There was a thick overlay of snow on the ground the day 7-year-old Sebastian Borjas and his family landed in Canada in 2005, tired from their long journey from Honduras. The previous night’s spring snowstorm was perhaps a harbinger of the challenges that were to come.
They came for a better life, the dream of most every immigrant family to Canada. In Honduras they had grown weary of the political instability, kindled by intrusive American foreign policy, with a backdrop of gang violence.
In Canada they found peace from those concerns. But as his family struggled with the realities of their unfamiliar landscapes, both physical and social, he reflects that in Honduras – despite the unrest — they led what would have been considered upper class lives there.
In their new home in Mississauga, though, the Borjas family soon settled in to a lower middle class routine that they’ve never quite escaped from.
“As the years passed, there was a drain on our money supply” and there was difficulty finding work, Borjas says. He believes it was this harsh reality of culture clash that triggered his parents’ divorce.
Borjas, now 20, is a business student at McMaster University in Hamilton, Ontario and an advocate for basic income and other social policies that will enhance the well-being of others.
He has also kept busy volunteering at Eden Community Food Bank, the Bread and Honey Festival, Hamilton’s Immigrant Worker Centre, Our Lady of Mount Carmel, Hamilton’s Children Outreach Program for Learning, and other places.
He is happy that Hamilton was one of three centres in Ontario that was given a basic income pilot. The plan is to invite a mix of people into the program, such as those who are working but not working enough to stay out of poverty, those who are currently on social assistance, and homeless people.
The basic income model Ontario has developed will ensure that eligible participants receive:
- Up to $16,989 per year for a single person, less 50 percent of any earned income
- Up to $24,027 per year for a couple, less 50 percent of any earned income
- Up to an additional $6,000 per year for a person with a disability.
Canada is prosperous, says Borjas, and this should be passed on to its citizens.
Borjas says Hamilton has undergone tough times with many declining industries, particularly the steel industry that it was once famous for.
“There is a large population of young and old people…streets need maintenance, people need help with housing, jobs, education, and bringing…life back to Hamilton,” he says.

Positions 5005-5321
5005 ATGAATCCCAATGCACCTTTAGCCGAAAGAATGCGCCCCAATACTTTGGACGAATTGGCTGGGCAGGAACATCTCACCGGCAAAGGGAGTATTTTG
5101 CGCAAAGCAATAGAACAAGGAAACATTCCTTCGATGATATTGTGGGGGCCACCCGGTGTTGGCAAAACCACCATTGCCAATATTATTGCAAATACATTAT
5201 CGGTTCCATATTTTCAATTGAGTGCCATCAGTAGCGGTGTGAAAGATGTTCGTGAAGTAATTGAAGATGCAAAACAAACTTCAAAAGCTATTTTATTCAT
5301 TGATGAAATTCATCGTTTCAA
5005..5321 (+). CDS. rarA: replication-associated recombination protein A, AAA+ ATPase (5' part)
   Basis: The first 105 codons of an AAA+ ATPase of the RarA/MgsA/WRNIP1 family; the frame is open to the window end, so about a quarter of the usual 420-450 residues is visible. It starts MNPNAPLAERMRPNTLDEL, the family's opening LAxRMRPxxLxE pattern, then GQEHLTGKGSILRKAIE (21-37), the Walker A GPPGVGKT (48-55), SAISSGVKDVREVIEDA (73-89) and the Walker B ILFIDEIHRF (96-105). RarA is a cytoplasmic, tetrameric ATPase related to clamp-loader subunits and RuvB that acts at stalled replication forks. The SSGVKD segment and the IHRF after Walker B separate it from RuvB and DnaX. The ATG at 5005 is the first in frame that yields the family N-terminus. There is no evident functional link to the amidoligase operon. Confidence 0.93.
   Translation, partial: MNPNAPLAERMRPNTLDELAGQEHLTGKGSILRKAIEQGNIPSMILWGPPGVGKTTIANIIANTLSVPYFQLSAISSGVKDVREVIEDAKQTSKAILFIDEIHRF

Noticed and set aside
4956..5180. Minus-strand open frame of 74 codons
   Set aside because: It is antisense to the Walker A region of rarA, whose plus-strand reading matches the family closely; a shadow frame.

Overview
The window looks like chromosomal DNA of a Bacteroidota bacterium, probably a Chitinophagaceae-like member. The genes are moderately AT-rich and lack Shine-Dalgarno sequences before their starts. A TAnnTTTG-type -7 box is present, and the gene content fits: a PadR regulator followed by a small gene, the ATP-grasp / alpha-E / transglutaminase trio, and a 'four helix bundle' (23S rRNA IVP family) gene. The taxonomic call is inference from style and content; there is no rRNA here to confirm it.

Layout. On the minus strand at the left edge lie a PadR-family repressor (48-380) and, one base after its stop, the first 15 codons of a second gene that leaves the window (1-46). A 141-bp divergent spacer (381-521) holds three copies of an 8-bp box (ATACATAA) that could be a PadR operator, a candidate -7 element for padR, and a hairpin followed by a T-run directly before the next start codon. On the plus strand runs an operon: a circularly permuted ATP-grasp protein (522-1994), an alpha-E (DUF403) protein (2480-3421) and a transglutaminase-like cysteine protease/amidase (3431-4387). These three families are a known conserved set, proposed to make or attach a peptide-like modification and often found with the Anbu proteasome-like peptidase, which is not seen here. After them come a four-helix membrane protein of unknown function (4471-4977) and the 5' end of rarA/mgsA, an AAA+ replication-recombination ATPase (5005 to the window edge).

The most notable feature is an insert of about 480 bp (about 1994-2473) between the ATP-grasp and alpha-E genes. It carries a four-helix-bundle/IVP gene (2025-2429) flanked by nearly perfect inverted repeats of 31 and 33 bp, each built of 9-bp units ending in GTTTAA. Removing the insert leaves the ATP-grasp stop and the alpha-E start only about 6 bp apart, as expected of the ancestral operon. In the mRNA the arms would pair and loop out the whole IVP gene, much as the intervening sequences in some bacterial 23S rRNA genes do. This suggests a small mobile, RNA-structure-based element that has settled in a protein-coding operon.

The McMaster student sees great potential in his adopted city. From the landscapes and nature to culture and nightlife, he says Hamilton “has its own unique vibe.”
He believes a great addition to the city would be a light rail transit system connecting it to the Greater Toronto Area.
Borjas faced many difficulties growing up in Canada. As the years went by he noticed how his family “adjusted to lower living conditions” with each passing year after they arrived, from limiting their food choices, to using public laundry mats and public transportation as a result of low income.
He is happy to learn about the basic income pilot in Hamilton this year, along with Ontario’s tuition grants for lower income families, and the recent announcement of a $15 minimum wage.
For Borjas, as someone who is of a lower income right now, he thinks it would be great not to worry about living “day to day,” so he can focus on his academic performance, health, and his future.
He has pressure with school work, extra curricular activities, community events, and family issues to deal with, including aging parents.
“I know they currently have no savings, making them vulnerable to worse conditions and insecurity for the future,” he says.
“Basic income could help relieve some of this weight. I would definitely continue working hard and ensuring my security,” Borjas says, even if he were receiving a basic income.
He says he worries often about “how I am going to be able to have kids, visit my family, maintain a home, and also for retirement.”
Despite the challenges, Borjas says he feels privileged to be in Hamilton, and in Canada in general.
“Still, I feel very lucky to be here and I am happy to help how I can.”
-- This story originally ran in the Precarious Work Chronicle here.